“What miles per gallon will it do?” This is a question nearly everyone will ask when buying a new car, van or HGV. It’s also one of the most popular measures used to assess relative performance, particularly amongst large fleet operators. Why is this so widely used? Well, the data is easy to access and in a common format, all we need is miles travelled and gallons used and we have the answer. Most vehicles will now even work it out for you and give you that information right in front of you on the dashboard. The main points here are – the information is readily available, it’s in a consistent format and it’s easy to display so people get real time feedback on how they’re performing. It’s also simple!
Now buildings in reality are no different; basic consumption data is available in a consistent format (kWh), there’s also usually a basic metric such as floor area, sales or units of production available, but consumption performance is still rarely measured, particularly in SMEs and people still rarely ask “what energy will it consume?” How crazy is this when for most businesses the energy consumed by their building and processes will be far greater than that of their vehicles.
Why is this the case? The answer lies in the data.
Most businesses have the data, in many cases they probably have too much, but in a lot of cases it’s not used at all – why? There are often several reasons:
So why do businesses so often end up in this situation? What do they need to do in order to make the data work for them in delivering savings in the same way as MPG does for drivers?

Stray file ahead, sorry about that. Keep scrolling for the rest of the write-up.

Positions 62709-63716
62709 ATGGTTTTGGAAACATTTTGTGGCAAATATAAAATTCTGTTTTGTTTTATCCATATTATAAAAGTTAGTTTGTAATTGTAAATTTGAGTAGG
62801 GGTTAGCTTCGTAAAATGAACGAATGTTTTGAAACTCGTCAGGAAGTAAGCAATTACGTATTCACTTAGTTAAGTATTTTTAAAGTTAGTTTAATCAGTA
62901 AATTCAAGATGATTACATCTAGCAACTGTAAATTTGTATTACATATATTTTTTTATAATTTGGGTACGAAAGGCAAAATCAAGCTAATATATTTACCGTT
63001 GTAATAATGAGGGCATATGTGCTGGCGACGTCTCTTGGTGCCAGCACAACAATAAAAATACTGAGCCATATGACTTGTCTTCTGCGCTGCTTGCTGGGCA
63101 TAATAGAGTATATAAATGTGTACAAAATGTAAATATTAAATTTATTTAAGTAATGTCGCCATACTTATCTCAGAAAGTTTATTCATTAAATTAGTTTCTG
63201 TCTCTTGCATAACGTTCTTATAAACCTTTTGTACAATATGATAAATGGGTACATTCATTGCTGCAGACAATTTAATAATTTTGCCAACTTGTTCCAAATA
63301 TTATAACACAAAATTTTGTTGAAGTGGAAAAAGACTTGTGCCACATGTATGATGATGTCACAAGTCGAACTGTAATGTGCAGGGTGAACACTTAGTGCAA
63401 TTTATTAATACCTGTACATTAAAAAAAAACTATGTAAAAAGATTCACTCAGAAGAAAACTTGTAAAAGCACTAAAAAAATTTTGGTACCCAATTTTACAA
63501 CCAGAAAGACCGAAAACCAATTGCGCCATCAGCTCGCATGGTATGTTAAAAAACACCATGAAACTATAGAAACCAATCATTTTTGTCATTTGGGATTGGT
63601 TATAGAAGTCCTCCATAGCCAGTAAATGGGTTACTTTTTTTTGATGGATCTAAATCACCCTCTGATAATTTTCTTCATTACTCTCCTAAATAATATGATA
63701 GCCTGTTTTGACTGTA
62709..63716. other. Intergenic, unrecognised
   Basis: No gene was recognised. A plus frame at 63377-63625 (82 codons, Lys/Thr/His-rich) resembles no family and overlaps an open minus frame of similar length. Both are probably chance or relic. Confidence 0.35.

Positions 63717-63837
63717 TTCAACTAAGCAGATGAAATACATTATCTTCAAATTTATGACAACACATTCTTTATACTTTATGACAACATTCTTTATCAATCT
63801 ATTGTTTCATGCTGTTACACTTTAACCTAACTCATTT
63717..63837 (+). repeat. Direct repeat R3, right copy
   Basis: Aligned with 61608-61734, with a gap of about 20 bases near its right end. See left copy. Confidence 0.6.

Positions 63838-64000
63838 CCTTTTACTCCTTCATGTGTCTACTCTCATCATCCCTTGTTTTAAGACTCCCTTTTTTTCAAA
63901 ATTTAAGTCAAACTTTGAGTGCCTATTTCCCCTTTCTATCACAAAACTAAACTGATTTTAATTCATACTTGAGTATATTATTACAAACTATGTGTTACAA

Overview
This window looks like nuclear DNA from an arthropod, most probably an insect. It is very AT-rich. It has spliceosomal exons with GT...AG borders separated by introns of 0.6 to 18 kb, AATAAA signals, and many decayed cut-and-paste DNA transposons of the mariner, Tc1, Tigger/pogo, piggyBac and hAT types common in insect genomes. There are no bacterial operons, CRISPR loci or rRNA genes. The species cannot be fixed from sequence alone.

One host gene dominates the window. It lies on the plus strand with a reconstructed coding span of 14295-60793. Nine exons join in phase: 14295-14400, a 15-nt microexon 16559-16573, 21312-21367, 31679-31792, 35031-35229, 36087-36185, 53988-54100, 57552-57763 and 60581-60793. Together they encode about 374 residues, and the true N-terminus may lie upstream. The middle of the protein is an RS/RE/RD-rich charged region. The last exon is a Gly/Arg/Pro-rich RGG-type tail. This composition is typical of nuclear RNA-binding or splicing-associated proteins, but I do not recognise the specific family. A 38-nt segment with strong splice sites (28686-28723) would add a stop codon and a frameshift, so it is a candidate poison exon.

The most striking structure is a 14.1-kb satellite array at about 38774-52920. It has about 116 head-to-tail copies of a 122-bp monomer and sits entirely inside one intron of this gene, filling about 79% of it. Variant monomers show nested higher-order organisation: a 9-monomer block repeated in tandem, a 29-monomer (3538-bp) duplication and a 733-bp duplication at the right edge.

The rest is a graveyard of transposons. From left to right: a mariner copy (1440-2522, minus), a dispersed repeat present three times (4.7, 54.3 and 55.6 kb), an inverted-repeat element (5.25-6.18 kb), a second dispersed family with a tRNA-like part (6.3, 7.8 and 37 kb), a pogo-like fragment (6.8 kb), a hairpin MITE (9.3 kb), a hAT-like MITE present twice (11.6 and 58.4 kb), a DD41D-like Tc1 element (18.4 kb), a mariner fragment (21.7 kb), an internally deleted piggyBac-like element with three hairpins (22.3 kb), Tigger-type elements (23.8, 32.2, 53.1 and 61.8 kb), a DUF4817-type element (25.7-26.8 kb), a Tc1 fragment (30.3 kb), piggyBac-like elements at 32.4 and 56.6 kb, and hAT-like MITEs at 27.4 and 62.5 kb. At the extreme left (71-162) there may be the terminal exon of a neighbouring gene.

In many cases there’s been no forward planning, no assessing the business needs and capabilities when procuring data and the result is that the data available is not matched to the business’s needs. The data available is often that provided by the utility supplier and therefore to their specification, it might be what was installed to comply with Part L regulations and therefore to a minimum specification required to achieve compliance, or it might have been procured after seeing visuals of fancy dashboards and data displays. Whatever the case is, it is unlikely that it was specified with desired functionality and outcomes in mind.
To get the best from any data and in order to deliver real, lasting savings the most important advice will be to establish what the end goal is. Some basic questions need to be asked and these will include:
Only when a business has answered these questions and committed the required resource are they in a position to specify their data, analysis and reporting requirements and seek a suitable provider.
In the same way as MPG, often the simplest solution will be the most effective, so don’t get carried away with trying to cover every performance metric or having a performance dashboard that resembles a jumbo jet. Concentrate on one or two measures, set realistic targets and provide quick feedback on performance. By doing that you’ll be taking the first step of turning that data into savings.
If you are keen to learn how to maximise the savings that can be achieved from the effective use of energy data, then look out for the forthcoming EMA course on Turning Data into Energy Savings. Using real examples this course will help you establish your data requirements and the different ways to deliver real measurable savings. The next available course date is 11 May 2017 in London. Apply to attend this course.